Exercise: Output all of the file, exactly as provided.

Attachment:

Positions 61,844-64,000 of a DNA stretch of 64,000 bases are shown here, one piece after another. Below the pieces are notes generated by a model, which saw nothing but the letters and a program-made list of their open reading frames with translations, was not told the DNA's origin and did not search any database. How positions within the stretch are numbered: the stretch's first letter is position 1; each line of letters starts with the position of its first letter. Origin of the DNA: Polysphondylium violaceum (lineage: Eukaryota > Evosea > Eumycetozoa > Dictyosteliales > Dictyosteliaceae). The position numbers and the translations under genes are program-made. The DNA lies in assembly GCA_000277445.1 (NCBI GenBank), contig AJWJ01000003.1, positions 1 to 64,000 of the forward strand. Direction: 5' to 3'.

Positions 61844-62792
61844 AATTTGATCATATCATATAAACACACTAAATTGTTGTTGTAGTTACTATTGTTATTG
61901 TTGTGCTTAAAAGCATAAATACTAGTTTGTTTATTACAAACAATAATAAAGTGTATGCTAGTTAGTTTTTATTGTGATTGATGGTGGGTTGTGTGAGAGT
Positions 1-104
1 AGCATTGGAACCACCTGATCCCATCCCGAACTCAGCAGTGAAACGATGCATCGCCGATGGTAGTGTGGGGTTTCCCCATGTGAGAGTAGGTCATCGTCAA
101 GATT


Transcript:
Positions 61,844-64,000 of a DNA stretch of 64,000 bases are shown here, one piece after another. Below the pieces are notes generated by a model, which saw nothing but the letters and a program-made list of their open reading frames with translations, was not told the DNA's origin and did not search any database. How positions within the stretch are numbered: the stretch's first letter is position 1; each line of letters starts with the position of its first letter. Origin of the DNA: Polysphondylium violaceum (lineage: Eukaryota > Evosea > Eumycetozoa > Dictyosteliales > Dictyosteliaceae). The position numbers and the translations under genes are program-made. The DNA lies in assembly GCA_000277445.1 (NCBI GenBank), contig AJWJ01000003.1, positions 1 to 64,000 of the forward strand. Direction: 5' to 3'.

Positions 61844-62792
61844 AATTTGATCATATCATATAAACACACTAAATTGTTGTTGTAGTTACTATTGTTATTG
61901 TTGTGCTTAAAAGCATAAATACTAGTTTGTTTATTACAAACAATAATAAAGTGTATGCTAGTTAGTTTTTATTGTGATTGATGGTGGGTTGTGTGAGAGT
Positions 1-104
1 AGCATTGGAACCACCTGATCCCATCCCGAACTCAGCAGTGAAACGATGCATCGCCGATGGTAGTGTGGGGTTTCCCCATGTGAGAGTAGGTCATCGTCAA
101 GATT